How to Avoid Greenwashing

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Sala Tran-Huu
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More and more the demand for environmentally friendly products and practices has grown tremendously, and many companies have capitalized on this trend by using "green" marketing tactics.

It comes with no surprise that not all of these claims are genuine, with enough companies engaging in greenwashing—the act of making misleading or exaggerated environmental claims to make their products appear more eco-friendly than they actually are—that consumers are starting to catch on. This practice is not only intentionally deceptive but also undermines legitimate efforts to protect the environment.

In this blog, we will explore what greenwashing is, why it's harmful, and how to avoid falling for it. We'll examine some real-world examples of greenwashing, discuss whether or not it is illegal, and offer tips on how to spot and avoid it, so you can make informed decisions and support genuinely sustainable products and services.

From consumers to business owners to anyone and everyone in between, this guide will provide readers from any background with valuable insights into how to navigate the confusing world of green marketing.

What is Greenwashing

Jay Westerveld's observation about the hotel industry's "reuse your towel" program was a pivotal moment in the development of the concept of greenwashing. He noticed that while the hotel was encouraging guests to reuse their towels to save water and energy, they were not implementing other environmentally friendly practices, such as reducing the use of harmful chemicals in their cleaning products or minimizing waste.

Westerveld’s insight revealed that the hotel was using the “reuse your towel” program as a marketing tactic to create the impression that they were environmentally responsible, while they were actually engaging in harmful practices.

Since the coining of the term, greenwashing has become increasingly prevalent, as companies recognize the importance of sustainability to consumers and incorporate environmental messaging into their marketing efforts.

For example, companies may use phrases such as “natural,” “eco-friendly,” or “green” on their packaging or in their advertising to create the impression that their products are better for the environment than they actually are. In some cases, companies may make outright false claims about the environmental benefits of their products or services.

Despite growing awareness of the issue, greenwashing remains a pervasive problem. It can be difficult for consumers to navigate the complex landscape of environmental claims and to determine which products or services are genuinely environmentally friendly.

Because of this, continued scrutiny and education are necessary to combat the prevalence of greenwashing and to ensure that companies are held accountable for their environmental claims.

Why is Greenwashing Bad

Now that we have a clear understanding of what greenwashing is, it is important to explore why it is a harmful practice. While companies may engage in greenwashing as a way to appear environmentally responsible and attract eco-conscious consumers, the truth is that this type of marketing can and does reap negative consequences. In the following paragraphs, we will discuss why greenwashing is bad and how it can impact not only consumers but eco-conscious companies and the environment at large.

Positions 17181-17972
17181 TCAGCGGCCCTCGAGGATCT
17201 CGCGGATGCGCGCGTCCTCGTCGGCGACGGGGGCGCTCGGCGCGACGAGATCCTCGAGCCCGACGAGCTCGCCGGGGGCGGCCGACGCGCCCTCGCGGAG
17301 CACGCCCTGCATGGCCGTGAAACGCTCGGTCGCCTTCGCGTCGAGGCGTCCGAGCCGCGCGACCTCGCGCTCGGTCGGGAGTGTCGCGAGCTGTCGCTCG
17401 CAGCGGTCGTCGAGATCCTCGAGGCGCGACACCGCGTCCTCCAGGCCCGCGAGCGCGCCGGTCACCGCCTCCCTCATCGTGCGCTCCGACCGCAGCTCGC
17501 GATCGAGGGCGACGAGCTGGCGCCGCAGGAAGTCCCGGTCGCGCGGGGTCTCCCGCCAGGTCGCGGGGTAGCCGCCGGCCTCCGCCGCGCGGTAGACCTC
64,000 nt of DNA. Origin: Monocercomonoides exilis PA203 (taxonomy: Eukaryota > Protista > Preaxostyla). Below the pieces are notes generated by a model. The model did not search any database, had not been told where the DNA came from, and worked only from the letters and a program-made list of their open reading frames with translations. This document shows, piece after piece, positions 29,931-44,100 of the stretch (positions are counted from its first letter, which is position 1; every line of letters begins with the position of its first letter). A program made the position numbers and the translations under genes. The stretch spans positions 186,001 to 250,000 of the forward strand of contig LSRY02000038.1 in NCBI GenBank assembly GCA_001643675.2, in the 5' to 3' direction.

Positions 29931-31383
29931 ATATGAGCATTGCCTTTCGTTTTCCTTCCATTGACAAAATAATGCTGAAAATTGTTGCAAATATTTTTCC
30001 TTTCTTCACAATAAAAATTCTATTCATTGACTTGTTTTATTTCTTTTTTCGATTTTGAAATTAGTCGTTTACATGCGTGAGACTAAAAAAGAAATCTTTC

1. Misleading Consumers

Greenwashing misleads consumers who are trying to make more sustainable purchasing decisions. When companies make false or exaggerated claims about their products' environmental benefits, consumers may be misled into thinking they are making an environmentally responsible choice when they are not. This undermines the efforts of consumers who are genuinely trying to make a positive impact on the environment.

2. Unfair Competition

Greenwashing can harm legitimate companies that are genuinely committed to sustainability. When companies engage in greenwashing, they create unfair competition for companies that are investing significant resources into environmentally friendly practices. This can lead to a race to the bottom, where companies prioritize appearing eco-friendly over actually implementing sustainable practices.

3. Complacency About Environmental Issues

Greenwashing can contribute to a sense of complacency about environmental issues. When companies make misleading claims about their products' environmental benefits, it can create the impression that environmental problems are being adequately addressed, when in reality, they are not. This can make it more difficult to mobilize support for genuine environmental solutions and reduce the urgency of addressing environmental challenges.

4. Harmful to the Environment

Greenwashing can have a negative impact on the environment itself. When companies make false claims about their products' environmental benefits, they may encourage consumers to purchase products that are not actually sustainable. This can lead to increased waste, resource depletion, and pollution, which are all significant environmental problems.

To wrap things up, greenwashing is a deceptive marketing tactic that harms consumers, legitimate companies committed to sustainability, the environment, and contributes to complacency about environmental issues. We must raise awareness about greenwashing and promote genuine sustainability to create a more environmentally responsible economy and society.